We not only want to present Gömbös’s thoughts and his activities that motivated him. Above all, we wish to understand. We intend to apprehend why he uttered the particular words, why he chose the particular actions in a particular situation; what urged him to get into a powerful position at all costs; and how he handled that when he had already possessed it. That is, we are more interested in the “why” than in the “what.”18

15 Gergely, Gömbös Gyula, 7–8.

16 It may not be unintentional that unlike in earlier biographies, the author reported the current stage of his research not only in studies but two years prior to the publication of the big monograph, he published a brief version; that is an outline. In this work the author mainly formulated questions and proposed problems, around which he is to build up the forthcoming biography. For more detail see: Jenő Gergely, Gömbös Gyula. Vázlat eg y politikai életrajzhoz (Budapest: Elektra Kiadóház, 1999).

17 József Vonyó, Gömbös Gyula (Budapest: Napvilág, 2014),

18 Vonyó, Gömbös Gyula, 11.


This approach, however, does not lead to the direction of writing a total biography, instead the author undertakes to analyze and present Gömbös’s life path in a different way. He predetermined his work by saying: “The title of this could have even been: Gyula Gömbös and Power.”19 In the era between the two world wars, the next prominent poli- tician to become the subject of a biographical work was Pál Teleki.20 There were several Teleki biographies already available at the turn of the Millennium; Balázs Ablonczy was not introducing a new character into the discourse. This, however, was not necessarily to the advantage of the author, since over the decades numerous rumors and stories had emerged about Pál Teleki, and each had to be investigated so that Ablonczy could produce an objective synthesis. Accordingly, unlike former biographies, he chose to intro- duce his work with an extensive and detailed historiographical review. By doing this, he reviewed and condensed all the images of Teleki that had been constructed over the years as well as providing a thorough review of the literature of the antecedent events, through which could be observed not only the changes in the Teleki portrait but it also made it possible to follow the main tendencies of 20th-century Hungarian history writing and the continuous development of public thinking. This extensive review is of professionally ac- curate and outstanding quality. Subsequently, the main character is depicted as a complex personality. Pál Teleki did not merely pursue a political career but engaged in public life in many other guises. Therefore, the author had to introduce not only Teleki the politician but also the scientist, the teacher, and the participant in several social movements and organizations. These were roles he engaged in fully, and as a result, beyond the complex person the reader is provided with an overview of the fields related to him. Although in this biography the political, public, and social roles are the main focal points, the author also provided information on Teleki’s personality and in doing so he deviated somewhat from the conventions of political biographies. As Miklós Zeidler, who produced a fairly detailed and accurate review on the monograph, wrote: “In Ablonczy’s book Teleki strug- gles and contemplates, is enthusiastic and disheartened, prideful and empathic, advised and sudden, fair and unfair, honest and mendacious, victorious and frail – a man.”21 Balázs Ablonczy, based on his extensive research wrote a dense and precise monograph, which reveals the real Pál Teleki in all his complexity.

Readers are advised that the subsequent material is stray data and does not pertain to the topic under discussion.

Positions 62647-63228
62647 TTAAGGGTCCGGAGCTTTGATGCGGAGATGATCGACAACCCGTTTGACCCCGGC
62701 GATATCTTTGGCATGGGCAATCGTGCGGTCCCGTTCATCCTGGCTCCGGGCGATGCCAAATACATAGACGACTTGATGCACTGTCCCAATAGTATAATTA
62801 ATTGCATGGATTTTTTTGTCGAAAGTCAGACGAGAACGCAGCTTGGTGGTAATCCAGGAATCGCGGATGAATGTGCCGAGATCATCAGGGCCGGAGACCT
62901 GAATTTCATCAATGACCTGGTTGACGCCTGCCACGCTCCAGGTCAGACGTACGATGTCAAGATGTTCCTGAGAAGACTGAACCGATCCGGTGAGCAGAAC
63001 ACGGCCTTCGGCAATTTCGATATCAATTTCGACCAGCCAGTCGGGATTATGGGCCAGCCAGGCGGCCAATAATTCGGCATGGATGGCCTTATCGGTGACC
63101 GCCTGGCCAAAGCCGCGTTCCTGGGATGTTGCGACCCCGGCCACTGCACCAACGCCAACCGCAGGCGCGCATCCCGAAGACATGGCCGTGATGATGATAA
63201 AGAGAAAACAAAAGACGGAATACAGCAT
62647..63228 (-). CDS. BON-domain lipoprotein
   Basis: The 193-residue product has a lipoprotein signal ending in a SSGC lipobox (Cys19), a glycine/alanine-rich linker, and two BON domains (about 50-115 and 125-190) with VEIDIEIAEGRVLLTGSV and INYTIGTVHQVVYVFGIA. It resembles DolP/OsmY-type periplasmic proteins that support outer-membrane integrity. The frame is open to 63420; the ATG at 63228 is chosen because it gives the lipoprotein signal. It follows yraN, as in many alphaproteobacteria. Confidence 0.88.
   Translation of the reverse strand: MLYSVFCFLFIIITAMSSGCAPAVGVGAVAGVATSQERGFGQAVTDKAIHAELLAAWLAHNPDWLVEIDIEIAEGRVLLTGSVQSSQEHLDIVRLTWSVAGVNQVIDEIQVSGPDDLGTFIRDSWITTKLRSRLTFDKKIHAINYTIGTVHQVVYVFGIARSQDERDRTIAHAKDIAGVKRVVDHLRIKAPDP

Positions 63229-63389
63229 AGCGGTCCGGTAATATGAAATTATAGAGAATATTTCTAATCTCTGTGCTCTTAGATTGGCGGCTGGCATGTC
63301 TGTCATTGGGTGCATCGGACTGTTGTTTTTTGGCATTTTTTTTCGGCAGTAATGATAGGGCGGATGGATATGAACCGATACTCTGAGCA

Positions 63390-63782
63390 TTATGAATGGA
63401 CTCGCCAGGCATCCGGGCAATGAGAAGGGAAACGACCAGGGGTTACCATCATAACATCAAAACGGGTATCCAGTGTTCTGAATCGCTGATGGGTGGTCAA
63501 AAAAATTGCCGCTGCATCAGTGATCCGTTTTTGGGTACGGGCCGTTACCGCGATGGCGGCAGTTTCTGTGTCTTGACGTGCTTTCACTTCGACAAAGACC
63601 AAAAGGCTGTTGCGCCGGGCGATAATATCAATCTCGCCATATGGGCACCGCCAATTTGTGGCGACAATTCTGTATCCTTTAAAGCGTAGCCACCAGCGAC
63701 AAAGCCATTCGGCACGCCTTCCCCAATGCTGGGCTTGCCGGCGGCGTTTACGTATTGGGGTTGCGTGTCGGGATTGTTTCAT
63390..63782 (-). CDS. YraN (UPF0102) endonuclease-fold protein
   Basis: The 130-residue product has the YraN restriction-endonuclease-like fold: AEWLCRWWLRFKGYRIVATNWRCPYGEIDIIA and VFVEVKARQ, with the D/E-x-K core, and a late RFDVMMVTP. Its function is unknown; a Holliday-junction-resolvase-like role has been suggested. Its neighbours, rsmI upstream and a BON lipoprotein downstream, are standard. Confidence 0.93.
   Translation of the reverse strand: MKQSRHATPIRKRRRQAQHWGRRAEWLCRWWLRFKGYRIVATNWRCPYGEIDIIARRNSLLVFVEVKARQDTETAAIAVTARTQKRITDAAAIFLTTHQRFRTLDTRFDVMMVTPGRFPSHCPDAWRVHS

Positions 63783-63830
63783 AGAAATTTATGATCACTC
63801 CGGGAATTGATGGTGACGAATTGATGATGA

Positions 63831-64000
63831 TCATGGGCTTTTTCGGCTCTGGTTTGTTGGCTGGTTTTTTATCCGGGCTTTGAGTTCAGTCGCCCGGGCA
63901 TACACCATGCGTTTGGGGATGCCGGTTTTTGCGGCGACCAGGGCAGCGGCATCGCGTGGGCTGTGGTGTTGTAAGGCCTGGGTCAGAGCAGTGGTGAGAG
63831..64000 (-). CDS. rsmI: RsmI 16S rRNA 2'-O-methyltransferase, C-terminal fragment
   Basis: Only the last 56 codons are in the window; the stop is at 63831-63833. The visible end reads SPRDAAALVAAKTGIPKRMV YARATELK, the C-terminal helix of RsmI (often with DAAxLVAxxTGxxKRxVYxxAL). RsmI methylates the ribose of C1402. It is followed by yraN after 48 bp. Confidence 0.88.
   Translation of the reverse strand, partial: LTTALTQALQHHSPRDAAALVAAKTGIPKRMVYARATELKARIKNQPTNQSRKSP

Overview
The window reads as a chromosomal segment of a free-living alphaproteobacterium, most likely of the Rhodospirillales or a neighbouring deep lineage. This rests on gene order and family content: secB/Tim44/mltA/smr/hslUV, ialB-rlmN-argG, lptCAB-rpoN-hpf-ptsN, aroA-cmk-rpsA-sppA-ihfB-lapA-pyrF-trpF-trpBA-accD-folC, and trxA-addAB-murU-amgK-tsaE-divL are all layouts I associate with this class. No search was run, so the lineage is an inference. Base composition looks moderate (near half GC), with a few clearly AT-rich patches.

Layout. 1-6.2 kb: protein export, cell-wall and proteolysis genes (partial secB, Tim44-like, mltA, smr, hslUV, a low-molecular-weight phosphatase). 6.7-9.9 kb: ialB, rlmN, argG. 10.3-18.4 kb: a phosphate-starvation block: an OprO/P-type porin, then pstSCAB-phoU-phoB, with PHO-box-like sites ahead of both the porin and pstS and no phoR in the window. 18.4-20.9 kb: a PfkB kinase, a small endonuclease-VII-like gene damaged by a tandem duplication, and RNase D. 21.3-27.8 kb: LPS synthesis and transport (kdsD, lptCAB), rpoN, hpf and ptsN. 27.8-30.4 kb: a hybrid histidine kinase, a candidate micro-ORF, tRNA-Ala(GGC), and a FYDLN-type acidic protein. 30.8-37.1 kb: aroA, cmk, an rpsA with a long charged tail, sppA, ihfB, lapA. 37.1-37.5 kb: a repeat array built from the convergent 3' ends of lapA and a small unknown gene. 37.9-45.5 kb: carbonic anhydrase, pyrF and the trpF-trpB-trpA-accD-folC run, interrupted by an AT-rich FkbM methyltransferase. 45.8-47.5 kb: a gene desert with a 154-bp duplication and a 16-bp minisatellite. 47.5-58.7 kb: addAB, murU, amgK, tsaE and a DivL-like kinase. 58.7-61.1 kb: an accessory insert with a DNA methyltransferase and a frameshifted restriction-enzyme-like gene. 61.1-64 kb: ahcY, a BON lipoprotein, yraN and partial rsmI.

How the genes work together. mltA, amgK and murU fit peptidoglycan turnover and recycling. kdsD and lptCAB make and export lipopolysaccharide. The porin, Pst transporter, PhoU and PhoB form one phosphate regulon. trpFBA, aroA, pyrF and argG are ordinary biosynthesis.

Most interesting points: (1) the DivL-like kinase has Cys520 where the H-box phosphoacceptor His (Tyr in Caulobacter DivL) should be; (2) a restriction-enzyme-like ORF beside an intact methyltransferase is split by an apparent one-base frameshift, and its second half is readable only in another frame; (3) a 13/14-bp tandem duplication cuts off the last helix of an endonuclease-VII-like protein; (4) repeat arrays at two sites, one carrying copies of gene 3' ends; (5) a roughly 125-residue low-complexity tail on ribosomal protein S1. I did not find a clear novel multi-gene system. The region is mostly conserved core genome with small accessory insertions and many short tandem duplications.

In Hungarian historiography the first decade of the new millennium passed without the writing of a biography of any significant 20th-century historical figures, like Miklós

19 Vonyó, Gömbös Gyula, 11.

20 Balázs Ablonczy, Teleki Pál (Budapest: Osiris, 2005).

21 Miklós Zeidler, “Olvasónapló. Gondolatok Ablonczy Balázs Teleki Pál című könyvéről,” Limes 25, no. 2 (2012): 142. For the whole review see: pp. 109–146.